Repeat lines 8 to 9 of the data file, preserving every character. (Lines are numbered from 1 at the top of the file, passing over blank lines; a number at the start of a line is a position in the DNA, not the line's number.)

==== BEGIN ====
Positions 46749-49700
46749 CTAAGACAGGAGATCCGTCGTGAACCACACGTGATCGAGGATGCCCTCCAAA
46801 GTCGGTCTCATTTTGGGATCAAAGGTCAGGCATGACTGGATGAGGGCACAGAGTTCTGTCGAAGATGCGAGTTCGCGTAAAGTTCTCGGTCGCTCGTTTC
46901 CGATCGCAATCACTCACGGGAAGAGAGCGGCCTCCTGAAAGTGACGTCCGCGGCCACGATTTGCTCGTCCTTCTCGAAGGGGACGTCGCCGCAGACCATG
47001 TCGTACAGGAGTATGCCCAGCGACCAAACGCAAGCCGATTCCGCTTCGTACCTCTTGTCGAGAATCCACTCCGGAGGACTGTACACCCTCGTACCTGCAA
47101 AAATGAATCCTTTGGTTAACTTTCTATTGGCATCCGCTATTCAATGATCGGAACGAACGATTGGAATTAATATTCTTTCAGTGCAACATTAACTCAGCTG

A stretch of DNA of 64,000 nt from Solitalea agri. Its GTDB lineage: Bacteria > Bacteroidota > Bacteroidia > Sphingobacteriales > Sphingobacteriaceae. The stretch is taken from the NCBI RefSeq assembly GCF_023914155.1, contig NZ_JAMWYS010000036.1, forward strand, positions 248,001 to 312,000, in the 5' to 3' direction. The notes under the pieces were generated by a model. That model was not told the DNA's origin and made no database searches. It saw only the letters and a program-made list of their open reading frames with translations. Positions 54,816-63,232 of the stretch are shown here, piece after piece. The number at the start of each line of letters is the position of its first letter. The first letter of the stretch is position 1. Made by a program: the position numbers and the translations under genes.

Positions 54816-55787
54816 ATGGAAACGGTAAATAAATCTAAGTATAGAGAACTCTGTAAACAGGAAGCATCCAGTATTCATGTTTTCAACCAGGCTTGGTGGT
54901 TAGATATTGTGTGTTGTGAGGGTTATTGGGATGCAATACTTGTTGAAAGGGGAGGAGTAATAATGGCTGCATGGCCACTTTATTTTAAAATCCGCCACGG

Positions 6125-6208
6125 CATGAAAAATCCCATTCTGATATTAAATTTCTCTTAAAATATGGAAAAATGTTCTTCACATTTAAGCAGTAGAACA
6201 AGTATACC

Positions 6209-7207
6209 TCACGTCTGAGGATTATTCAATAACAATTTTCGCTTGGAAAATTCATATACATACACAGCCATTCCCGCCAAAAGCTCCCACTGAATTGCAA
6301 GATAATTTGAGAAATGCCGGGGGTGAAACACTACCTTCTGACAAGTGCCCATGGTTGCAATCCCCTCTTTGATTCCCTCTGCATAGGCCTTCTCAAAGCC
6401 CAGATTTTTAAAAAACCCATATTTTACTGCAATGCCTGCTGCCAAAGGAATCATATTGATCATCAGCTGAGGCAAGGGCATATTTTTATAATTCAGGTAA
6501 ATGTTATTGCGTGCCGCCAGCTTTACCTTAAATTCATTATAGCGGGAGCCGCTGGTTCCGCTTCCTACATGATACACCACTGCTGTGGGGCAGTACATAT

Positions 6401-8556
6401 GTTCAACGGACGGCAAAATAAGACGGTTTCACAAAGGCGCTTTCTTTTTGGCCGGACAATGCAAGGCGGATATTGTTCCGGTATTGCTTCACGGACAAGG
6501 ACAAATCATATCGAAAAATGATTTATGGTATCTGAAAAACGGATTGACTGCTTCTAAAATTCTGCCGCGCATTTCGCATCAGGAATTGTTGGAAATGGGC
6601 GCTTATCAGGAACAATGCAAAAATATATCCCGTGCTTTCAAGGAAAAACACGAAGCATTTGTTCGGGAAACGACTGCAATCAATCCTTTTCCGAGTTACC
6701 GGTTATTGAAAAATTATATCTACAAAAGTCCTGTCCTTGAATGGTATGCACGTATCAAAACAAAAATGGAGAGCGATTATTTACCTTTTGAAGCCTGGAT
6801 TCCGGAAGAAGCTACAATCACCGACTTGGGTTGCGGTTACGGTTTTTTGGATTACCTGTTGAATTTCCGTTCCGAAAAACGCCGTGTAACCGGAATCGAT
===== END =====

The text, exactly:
Positions 54816-55787
54816 ATGGAAACGGTAAATAAATCTAAGTATAGAGAACTCTGTAAACAGGAAGCATCCAGTATTCATGTTTTCAACCAGGCTTGGTGGT